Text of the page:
In Atlanta

MeierstentwingI finally got to visit the High Museum of Art. This is a fabulous Richard Meier-designed building that opened to rave reviews in 1983 (has it been that long?). In 1991, the American Institute of Architects cited the High as one of the “ten best works of American architecture of the 1980s.” It’s the third Meier museum I’ve been in. The Getty and Des Moines Art Center are the other two. All three have elements that bear the architect’s signature–that make a "Meier a Meier." But I’m not an architecture critic, so I’ll move on.Louis

I was most taken with the exhibition "Morris Louis Now." I have never been a fan of Louis. It seems as though his Unfurled series was what was most often acclaimed and reproduced and I didn’t understand the fascination with them. But, dare I say it? WOW! There is very little better than being in a room surrounded by Morris Louis Veils. I had the sense–simultaneously–of being at the bottom of a canyon, at the foot of waterfalls, or in a room full of Medieval tapestries. (Did I mention these babies are really, really big? And he painted them all in a 12×14′ former dining room?) By the way, they were showing excerpts from a film titled "Morris Louis . . . " which was fabulous. I really would like to see that whole documentary–nab it if you get the chance.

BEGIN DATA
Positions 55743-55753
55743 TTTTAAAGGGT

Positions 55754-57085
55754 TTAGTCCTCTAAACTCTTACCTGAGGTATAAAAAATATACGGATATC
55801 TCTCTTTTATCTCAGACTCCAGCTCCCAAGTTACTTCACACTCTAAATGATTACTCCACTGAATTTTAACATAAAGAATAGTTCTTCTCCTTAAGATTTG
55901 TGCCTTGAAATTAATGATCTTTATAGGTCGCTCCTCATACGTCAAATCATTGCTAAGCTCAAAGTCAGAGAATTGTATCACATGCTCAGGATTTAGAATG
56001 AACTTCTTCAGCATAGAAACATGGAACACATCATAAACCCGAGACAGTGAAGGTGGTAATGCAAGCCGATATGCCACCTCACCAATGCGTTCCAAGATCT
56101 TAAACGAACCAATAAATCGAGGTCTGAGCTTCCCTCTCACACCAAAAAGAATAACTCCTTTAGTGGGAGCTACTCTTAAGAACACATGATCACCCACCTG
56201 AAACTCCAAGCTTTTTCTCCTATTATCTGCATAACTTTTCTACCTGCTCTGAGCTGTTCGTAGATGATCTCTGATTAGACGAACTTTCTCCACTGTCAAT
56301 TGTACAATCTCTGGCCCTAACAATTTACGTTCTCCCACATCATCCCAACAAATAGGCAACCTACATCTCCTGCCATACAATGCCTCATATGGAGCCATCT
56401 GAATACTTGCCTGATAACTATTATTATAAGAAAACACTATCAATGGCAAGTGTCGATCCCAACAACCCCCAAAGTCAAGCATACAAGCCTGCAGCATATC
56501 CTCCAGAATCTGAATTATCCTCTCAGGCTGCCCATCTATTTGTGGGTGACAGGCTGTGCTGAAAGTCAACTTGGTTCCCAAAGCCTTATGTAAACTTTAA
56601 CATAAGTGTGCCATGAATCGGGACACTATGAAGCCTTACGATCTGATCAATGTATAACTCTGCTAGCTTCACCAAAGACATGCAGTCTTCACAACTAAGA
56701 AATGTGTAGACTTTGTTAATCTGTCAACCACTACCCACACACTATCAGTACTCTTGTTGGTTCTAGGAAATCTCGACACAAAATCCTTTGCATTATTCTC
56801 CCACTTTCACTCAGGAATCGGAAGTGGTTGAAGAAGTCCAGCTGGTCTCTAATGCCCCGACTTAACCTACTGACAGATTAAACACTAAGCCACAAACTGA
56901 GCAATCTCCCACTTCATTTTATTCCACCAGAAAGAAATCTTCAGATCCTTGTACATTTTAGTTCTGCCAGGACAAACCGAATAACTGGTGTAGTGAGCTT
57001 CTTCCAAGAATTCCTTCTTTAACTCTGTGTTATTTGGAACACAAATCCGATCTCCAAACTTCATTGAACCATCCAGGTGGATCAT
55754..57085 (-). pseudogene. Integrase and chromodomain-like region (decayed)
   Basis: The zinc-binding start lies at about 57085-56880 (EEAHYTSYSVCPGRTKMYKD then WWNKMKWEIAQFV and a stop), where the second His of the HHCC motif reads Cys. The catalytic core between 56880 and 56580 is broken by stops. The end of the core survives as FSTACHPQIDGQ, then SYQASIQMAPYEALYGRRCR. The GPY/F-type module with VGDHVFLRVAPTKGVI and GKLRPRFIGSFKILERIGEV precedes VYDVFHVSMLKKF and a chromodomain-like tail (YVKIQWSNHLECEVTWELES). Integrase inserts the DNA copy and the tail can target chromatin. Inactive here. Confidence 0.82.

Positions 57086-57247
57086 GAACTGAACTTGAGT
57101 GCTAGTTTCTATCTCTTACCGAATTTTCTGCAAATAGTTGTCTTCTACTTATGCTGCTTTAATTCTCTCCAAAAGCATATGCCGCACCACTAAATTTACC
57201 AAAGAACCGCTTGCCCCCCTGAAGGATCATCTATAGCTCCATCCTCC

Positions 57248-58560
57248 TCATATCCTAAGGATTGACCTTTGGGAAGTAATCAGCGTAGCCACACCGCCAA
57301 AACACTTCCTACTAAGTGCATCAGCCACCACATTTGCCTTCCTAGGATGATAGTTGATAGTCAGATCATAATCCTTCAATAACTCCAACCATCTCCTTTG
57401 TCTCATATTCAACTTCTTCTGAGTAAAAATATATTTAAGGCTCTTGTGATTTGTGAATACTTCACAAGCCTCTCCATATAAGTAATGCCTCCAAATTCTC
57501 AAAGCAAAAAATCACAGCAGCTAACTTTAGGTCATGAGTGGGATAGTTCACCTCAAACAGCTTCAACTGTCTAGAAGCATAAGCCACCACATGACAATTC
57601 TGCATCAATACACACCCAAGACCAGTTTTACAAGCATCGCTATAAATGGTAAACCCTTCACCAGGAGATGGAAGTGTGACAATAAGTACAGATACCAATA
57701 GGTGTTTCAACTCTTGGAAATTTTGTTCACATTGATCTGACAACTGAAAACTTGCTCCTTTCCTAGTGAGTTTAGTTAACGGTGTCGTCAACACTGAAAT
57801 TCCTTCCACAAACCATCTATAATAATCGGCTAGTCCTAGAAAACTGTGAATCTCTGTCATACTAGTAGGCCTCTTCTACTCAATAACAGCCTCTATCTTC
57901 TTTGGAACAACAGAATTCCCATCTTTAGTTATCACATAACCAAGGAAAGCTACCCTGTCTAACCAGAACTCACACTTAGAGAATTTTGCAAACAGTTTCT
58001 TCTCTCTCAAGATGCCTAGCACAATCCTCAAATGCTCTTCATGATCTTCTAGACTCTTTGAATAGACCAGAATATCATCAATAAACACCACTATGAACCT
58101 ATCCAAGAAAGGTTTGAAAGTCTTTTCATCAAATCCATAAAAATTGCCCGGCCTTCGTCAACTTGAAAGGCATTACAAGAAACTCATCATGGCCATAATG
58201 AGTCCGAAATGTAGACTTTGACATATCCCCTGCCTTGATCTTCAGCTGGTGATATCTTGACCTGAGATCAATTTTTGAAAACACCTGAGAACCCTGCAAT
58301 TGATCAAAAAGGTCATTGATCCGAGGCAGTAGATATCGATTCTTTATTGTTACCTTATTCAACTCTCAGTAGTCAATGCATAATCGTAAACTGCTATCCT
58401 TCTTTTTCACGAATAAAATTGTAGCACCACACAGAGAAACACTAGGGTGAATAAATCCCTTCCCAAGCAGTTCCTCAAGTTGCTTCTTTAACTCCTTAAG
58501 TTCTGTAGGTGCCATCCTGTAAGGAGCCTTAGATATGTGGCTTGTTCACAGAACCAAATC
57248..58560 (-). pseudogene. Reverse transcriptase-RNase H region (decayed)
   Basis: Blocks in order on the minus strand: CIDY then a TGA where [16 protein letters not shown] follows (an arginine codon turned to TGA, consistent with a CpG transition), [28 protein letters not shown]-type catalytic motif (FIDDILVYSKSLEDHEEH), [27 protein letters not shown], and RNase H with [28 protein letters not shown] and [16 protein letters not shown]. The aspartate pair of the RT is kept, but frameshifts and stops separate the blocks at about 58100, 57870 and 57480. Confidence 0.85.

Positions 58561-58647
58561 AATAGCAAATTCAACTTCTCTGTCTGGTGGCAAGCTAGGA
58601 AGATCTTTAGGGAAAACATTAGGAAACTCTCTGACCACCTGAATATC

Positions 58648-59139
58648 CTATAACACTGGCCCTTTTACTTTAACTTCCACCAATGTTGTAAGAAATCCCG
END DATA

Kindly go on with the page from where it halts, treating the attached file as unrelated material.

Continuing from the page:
Okay, the only thing as good to being with a room full of Veils is a room full of Ellsworth Kellys. Check.

I’m happy now!

Image: Morris Louis, Blue Veil, 1958-59. (Sorry, I had a hard time finding an image and can’t find proper credit for this one. Google Images has this on a Dartmouth page, but I can’t find it on the Hood Museum of Art website.

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